Dis3113 bilateral relations with neighboring countries
Malaysia’s foreign relations
Bilateral relations with neighboring
Questions to ask
• What theoretical perspective (s) to frame the
• What is Malaysia’s policy towards a particular
country in the region?
• What are the factors shaping the relationship?
• What are the major issues involved?
• What kind of bilateral cooperation ?
• How to describe Malaysia-Indonesia relations?
CHARACTERISED BY CONFLICT AND
• What are the factors shaping their relationship?
• Personalities/ leadership
• External factors
History : commonality & divergence
• SHARED HISTORY: BEFORE COMING OF
EUROPEAN COLONIALISM, THE TWO AREAS
HAD SHARED HISTORY
• European colonialism marked the beginning
of their separate ways.
ethnic & cultural affinities
• Concept of ‘keserumpunan’ : similarities in
traditions, culture, language, religion etc.
• Familiarity with each other’s culture helped
facilitate closer relationship among peoples of
• There are differences between Malaysia and
• Different vision of nation-building & its
objectives & philosophy
• Power relations and ambitions differ :
Indonesia a pivot nation, Malaysia , smaller,
• Is Malaysia-Indonesia relations special?
• Yes, by virtue of those commonalities,
• but mindful of the differences , own distinct
• Conflict : only one in modern time :
konfrontasi, both countries chose not to
remember it for their own domestic reasons.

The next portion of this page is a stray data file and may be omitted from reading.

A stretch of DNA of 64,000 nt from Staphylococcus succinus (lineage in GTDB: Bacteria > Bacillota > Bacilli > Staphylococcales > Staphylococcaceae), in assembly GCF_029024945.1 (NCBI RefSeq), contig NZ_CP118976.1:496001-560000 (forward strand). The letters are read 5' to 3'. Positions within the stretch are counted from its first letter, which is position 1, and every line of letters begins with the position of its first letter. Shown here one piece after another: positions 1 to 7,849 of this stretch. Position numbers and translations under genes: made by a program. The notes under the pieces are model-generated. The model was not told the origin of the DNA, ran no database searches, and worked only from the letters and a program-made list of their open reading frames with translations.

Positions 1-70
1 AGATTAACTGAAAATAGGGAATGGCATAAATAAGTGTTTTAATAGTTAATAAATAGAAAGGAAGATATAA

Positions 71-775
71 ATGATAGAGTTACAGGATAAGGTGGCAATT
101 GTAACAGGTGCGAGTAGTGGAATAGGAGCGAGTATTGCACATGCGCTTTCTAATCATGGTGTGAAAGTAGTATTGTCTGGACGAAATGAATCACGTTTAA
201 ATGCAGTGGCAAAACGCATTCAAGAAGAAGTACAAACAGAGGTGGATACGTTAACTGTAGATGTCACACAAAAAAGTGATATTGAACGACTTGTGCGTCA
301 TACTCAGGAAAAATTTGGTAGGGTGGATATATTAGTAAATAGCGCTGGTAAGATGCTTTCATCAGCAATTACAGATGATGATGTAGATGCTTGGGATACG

Current Major issues in bilateral
• There are areas of potential
conflicts : migrant workers,
territorial and maritime
dispute, cultural heritage
Areas of cooperation
• Security and defence
• Political and economic cooperation
enhanced through ASEAN.
Relations with Singapore
• By and large, relations shaped more by
domestic factors than external
• geographical proximity,
• socio-cultural affinities,
• economic interdependence,
• similarities in political system.
Why merger in 1963?
• Lee Kuan Yew, May 1963 argued that “ the
political, economic and military reasons are so
compelling that we would be committing
national suicide if we refuse to merge in
• LKY also declared that the first pre-condition for
the success of Malaysia was “national unity of all
the races comprising Malaysia with undivided
loyalty to the elected Central Government of
• So what happened?
Why the separation?
• Why did Kuala Lumpur decided to “evict” /
expel Singapore out of Malaysia?
• Tunku spoke in Parliament on 9 August 1965
of “ a State Government that has ceased to
give even a measure of loyalty to the Central
Reasons why KL , S’pore didn’t get
• Nordin Sophiee gave several reasons:
• 1. Economic & financial issues unresolved
• 2. Different ideological temperament :
unsuited to each other
• 3. Political behaviour of PAP & Alliance
leaders—causing verbal dogfight
• 4. Singapore’s excessive sense of self-
importance & importance of its role in M’sia
Characterizing M-S relations
• acrimonious in the beginning,
• Tunku’s description : “cat and dog”
relationship, others : divorced couple
syndrome, “gila talak”, Siamese twins
• But relations evolved to become
Issues in M-S relations
• Earlier issues surrounding merger &
separation dissipated, replaced by other more
• Water , KTM land CIQ facilities.
• Pulau Batu Putih
• CPF, SAF use of Malaysian airspace
• Interference in domestic politics
Towards better relations after Dr M
• Dr M: “ I’m very glad that the problems I
have created have been relegated to the
• New approach, CBMs on both sides
• Politically there are ups and downs but
economic relations remain strong.